BEACON TRANSCRIPT – The handlers working for Tarangire National Park in Tanzania rejoiced to see that Omo is alive and well. Omo was spotted again in January, after a year of absence.
Omo is a rare white giraffe which was born in the Tarangire National Park, Tanzania’s sixth largest wildlife reservation. Unlike other white zebras which suffer from a condition called albinism, a disease mainly caused by the lack of melanin, a pigment, Omo has another condition called leucism.
A giraffe or another animal born with leucism isn’t entirely white, like those who suffer from albinism, they mainly have a pale white color. Moreover, the disease can also result in a patchy pigmentation of the skin. According to researchers, animals suffering from this condition lack additional pigments, not only melanin.
Omo, a true star among the giraffes which call the Tarangire National Park home, doesn’t have pink eyes or blue eyes, symptoms mainly attribute to albinism. Instead, the giraffe has a pale white skin, clear eyes and its skin retains the tinted pattern.
According to Omo’s keepers, the giraffe has named after a popular type of detergent due to its pale white and not anywhere near bleached skin.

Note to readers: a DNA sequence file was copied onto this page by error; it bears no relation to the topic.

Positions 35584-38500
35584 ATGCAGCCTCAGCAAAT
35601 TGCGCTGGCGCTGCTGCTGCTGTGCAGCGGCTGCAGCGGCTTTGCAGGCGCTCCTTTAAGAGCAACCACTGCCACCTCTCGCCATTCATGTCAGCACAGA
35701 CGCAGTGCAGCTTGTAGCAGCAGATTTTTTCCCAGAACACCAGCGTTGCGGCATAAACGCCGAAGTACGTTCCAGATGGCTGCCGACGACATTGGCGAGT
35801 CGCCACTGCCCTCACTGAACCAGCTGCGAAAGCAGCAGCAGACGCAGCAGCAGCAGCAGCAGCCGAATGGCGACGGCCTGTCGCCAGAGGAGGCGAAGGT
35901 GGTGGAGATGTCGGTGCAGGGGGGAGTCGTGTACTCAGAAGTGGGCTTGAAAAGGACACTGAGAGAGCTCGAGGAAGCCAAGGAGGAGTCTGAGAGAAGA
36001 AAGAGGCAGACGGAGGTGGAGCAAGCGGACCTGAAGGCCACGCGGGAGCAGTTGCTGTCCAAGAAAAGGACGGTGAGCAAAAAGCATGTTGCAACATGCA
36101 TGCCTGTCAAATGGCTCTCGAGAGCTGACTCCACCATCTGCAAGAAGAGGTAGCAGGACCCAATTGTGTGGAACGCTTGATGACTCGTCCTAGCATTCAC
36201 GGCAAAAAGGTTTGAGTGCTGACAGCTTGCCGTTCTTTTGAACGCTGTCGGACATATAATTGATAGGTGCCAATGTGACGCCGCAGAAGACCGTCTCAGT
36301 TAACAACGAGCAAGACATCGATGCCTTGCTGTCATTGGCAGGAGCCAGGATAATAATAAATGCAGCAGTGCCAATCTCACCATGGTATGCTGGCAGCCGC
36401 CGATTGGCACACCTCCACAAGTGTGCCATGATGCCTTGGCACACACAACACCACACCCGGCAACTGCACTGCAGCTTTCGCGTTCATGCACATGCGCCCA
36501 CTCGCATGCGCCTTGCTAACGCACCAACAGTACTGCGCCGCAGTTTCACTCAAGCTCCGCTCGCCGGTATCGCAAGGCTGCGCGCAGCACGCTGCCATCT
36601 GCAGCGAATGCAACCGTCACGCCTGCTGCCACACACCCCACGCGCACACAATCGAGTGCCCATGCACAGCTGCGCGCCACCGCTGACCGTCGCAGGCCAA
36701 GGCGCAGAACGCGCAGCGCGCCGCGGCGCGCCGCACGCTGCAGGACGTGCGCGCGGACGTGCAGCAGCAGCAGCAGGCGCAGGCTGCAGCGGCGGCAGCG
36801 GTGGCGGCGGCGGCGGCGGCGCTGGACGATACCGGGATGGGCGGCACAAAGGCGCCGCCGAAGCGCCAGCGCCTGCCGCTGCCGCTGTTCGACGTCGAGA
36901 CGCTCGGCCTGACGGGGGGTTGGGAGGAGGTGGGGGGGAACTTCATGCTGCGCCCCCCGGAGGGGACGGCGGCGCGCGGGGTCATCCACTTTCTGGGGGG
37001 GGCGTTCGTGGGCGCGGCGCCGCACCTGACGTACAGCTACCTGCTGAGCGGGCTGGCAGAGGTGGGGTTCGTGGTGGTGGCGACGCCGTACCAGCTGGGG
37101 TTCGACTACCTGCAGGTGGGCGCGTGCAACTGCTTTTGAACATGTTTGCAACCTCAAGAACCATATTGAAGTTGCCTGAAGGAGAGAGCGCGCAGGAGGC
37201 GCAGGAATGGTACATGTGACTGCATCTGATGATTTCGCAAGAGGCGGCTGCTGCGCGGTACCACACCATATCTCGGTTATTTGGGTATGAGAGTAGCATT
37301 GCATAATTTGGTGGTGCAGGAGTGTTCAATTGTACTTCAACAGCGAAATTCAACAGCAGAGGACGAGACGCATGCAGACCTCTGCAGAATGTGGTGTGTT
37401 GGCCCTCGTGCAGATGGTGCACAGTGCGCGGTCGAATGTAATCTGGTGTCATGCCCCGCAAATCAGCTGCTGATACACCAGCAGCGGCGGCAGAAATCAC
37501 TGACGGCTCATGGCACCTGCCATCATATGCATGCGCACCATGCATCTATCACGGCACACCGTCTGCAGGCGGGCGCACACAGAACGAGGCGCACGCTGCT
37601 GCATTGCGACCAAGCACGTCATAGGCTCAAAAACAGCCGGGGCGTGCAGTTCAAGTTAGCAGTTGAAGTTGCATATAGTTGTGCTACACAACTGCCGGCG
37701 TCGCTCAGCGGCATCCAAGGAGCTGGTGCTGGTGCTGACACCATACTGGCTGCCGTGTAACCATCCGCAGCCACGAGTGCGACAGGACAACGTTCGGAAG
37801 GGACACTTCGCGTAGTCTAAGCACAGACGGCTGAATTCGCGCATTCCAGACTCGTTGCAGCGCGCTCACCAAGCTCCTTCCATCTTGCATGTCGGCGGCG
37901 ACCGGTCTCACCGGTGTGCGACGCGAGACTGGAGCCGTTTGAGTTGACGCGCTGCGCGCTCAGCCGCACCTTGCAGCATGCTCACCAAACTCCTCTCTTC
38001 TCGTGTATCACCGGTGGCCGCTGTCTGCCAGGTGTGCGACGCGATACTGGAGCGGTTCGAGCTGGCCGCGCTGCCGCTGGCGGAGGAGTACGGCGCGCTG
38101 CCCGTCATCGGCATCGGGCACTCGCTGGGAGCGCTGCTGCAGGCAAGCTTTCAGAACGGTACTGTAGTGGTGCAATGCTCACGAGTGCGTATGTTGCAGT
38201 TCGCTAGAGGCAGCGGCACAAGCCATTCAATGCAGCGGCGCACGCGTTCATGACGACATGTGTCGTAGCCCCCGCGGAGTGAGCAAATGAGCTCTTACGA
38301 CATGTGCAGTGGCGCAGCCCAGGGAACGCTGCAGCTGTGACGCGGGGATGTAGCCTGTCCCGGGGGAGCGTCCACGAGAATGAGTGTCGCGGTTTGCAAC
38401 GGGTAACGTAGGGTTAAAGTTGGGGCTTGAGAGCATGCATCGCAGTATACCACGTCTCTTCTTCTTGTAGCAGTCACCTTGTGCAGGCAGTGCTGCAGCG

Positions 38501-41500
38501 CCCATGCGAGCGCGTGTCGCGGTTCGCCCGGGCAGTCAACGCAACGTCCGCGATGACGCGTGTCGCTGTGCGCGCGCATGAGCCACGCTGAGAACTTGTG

Omo, who is now 15-months old, was recently photographed by a couple of wildlife photographers working for a wildlife NGO. Last year, the pale white giraffe vanished without a trace and everyone was wondering what became of him.
But everyone was relieved when the couple snapped a few shots of the pale white giraffe and thus confirming that Omo is alive and well.
Albino giraffes are a very rare sight in the wildlife park. According to the handles working for the wildlife park, over the last twenty years, only two albino giraffes were born in the park.
Omo’s reappearance is regarded as a miracle by the biologists working for the National Park because a great number of giraffe yearling do not survive the first year of life. While most of them are killed by local predators such as lion or hyenas, other are hunted by poachers interested in harvesting their meat.
According to the National Park’s board, the giraffe’s meat is in high demand on the market, thus attracting a lot of individuals who bend the law in their favor. Hunting and harvesting giraffes are strictly forbidden, bu this doesn’t seem to stop poachers from taking advantage of the situation.
But is seems that the number of cases involving poachers has decreased over the last years, due to the fact that Tanzania has made ample efforts in order to discourage and combat the practice.
Omo was spotted again in January and wildlife specialists are eager to see what was the little tyke up to.